Or maybe they’re just too disorganized and undisciplined in their personal lives to be able to take the meaningful action necessary on a consistent basis to do what’s needed to move forward.
The Greek writer Epictetus (50 - 138 AD) wrote: "It is impossible for a man to learn what he thinks he already knows." The truth is, any commercial dojo/dojang owner can choose to improve his or her level of success, as defined by increased student retention, a higher student count, and greater financial achievement, without diluting anything in the arts taught, simply by implementing simple, common sense concepts. All it takes is the willingness to learn, the desire to achieve, and the self discipline and perseverance to make it happen. You know, the same values we all teach to our students! In future articles, we will cover some of the basic ways that instructors can improve their business waza."Keep your friends close, and your enemies closer." - Sun Tzu
06-28-2005, 18:36 #2
Are these your memoirs, or are you plagiarizing someone else's work? If you are posting someone else's writings, the author should be given credit.Paul Smith
06-28-2005, 19:32 #3
- David Craik
- Join Date
- Apr 2002
- Martial Art
- Sweatin' to the Oldies
- Post Thanks / Like
- Blog Entries
It was written by Mike Anderson of the Goshin Karate & Judo Academy in Scottsdale, AZ.
06-28-2005, 21:34 #4
Seems Jack doesn't understand plagiarism. He has loaded the threads with this stuff and it isn't even his.
Last edited by Gene Williams; 06-28-2005 at 21:36.
06-28-2005, 23:37 #5
That would be a violation of ITF Chang Hon TKD tenet, Karate tenet, not to mention the Ten Commandments and copyright.
06-29-2005, 05:42 #6
Check out the rest of the stuff he posted and see who wrote that.
08-04-2005, 17:57 #7
Thats all fine and good to say, and I know there are dojos out there that do very well and don't compromise much, but I would not say that is the norm. In running any full time dojo the owner will always have to compromise to some degree, the problem is that dollar bills often determine to what degree. The best comparison I can think of is to look at McDonalds, they make millions every year, and are a household name, but I've never been in one with a "best burger in town" award. I have also read many of the "MAsuccess" magazines as well as others like it, and I find all to often very motivating articles that offer few solutions.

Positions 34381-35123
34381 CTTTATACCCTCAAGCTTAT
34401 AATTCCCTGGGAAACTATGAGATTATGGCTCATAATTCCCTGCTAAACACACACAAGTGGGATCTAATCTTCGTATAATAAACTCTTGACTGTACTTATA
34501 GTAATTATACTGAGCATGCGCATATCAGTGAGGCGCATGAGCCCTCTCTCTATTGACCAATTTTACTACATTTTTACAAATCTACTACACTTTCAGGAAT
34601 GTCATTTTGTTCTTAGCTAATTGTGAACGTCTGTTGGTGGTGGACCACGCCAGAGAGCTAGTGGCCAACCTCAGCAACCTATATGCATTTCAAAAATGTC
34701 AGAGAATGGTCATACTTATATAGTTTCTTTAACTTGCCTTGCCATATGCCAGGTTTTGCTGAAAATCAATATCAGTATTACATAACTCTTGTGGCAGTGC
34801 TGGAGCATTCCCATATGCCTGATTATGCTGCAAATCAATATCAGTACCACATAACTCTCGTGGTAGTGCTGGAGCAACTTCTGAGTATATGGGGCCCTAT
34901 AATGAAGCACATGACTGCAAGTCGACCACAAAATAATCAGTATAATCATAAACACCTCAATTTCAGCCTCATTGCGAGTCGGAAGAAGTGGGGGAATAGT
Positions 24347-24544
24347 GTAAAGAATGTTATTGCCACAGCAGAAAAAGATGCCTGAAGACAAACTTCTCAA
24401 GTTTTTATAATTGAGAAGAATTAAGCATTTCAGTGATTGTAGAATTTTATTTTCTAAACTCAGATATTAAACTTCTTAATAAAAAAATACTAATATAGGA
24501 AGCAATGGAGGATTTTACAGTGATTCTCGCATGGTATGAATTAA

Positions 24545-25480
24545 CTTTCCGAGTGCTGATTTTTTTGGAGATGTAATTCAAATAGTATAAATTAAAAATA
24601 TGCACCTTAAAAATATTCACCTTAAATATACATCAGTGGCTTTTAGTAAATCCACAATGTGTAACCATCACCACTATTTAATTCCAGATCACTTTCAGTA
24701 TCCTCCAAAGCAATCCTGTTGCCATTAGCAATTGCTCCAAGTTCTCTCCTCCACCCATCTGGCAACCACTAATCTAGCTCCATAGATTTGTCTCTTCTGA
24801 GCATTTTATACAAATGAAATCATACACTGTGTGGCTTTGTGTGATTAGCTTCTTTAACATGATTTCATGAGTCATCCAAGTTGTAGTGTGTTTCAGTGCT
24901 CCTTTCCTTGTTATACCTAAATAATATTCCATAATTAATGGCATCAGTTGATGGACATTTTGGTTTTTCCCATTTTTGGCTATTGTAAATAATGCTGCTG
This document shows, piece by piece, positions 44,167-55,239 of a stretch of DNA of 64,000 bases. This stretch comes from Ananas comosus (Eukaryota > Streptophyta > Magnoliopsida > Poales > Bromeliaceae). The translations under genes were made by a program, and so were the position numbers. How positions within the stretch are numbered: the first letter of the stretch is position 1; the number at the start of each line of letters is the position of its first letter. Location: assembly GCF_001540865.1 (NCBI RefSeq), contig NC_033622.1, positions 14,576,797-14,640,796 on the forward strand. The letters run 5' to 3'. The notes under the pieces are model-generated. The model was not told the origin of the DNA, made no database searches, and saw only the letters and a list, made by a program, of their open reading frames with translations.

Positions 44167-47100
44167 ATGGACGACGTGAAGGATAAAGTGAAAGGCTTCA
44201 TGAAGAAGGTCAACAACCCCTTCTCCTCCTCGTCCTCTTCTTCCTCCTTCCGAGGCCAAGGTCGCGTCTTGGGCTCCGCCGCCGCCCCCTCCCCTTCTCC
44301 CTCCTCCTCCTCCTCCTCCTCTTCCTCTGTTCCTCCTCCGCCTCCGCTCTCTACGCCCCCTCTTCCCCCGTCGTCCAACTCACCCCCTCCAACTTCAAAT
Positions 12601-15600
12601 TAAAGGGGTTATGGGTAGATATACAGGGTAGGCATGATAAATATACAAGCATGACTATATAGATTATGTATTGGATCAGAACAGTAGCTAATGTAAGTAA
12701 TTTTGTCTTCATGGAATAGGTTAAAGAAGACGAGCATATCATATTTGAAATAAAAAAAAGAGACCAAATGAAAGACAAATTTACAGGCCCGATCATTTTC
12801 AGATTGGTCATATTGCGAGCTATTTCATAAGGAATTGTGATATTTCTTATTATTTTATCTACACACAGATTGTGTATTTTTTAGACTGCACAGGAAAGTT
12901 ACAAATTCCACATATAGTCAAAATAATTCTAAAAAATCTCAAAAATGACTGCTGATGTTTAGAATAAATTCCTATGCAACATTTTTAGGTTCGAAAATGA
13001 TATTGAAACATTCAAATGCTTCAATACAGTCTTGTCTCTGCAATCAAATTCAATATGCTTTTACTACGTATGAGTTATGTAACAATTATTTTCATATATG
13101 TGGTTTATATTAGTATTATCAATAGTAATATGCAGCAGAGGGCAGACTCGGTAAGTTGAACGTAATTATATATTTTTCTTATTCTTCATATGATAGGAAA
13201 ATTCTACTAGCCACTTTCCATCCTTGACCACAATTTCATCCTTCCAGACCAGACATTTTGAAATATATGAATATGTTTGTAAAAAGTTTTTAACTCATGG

09-08-2005, 16:19 #8
Its a Decision
Like the McDonalds theory;
They might not have "the best" burger in town, but they have a lot more burgers.
Large schools may not have the "best" black belts in town, but the impact of the martial arts has reached far more students than those of smaller schools.
They have impacted for the better, far more students, in the same way McDonalds has served far more people its burgers.
Good fighters and students come from big and small schools alike.
09-08-2005, 17:44 #9
They may have "impacted" more students, but many of them I doubt for the better. I'm not saying that you can't benifet from learning martial arts at a McMoneymaker, but the quality of instruction often is just not there.
09-09-2005, 13:26 #10
I know what your saying
You put impacted in parathensis like its Mc Money dojo talk.
Your talking only about McDojos...and I've seen them in all sizes.
Definetly. But I think we agree on that.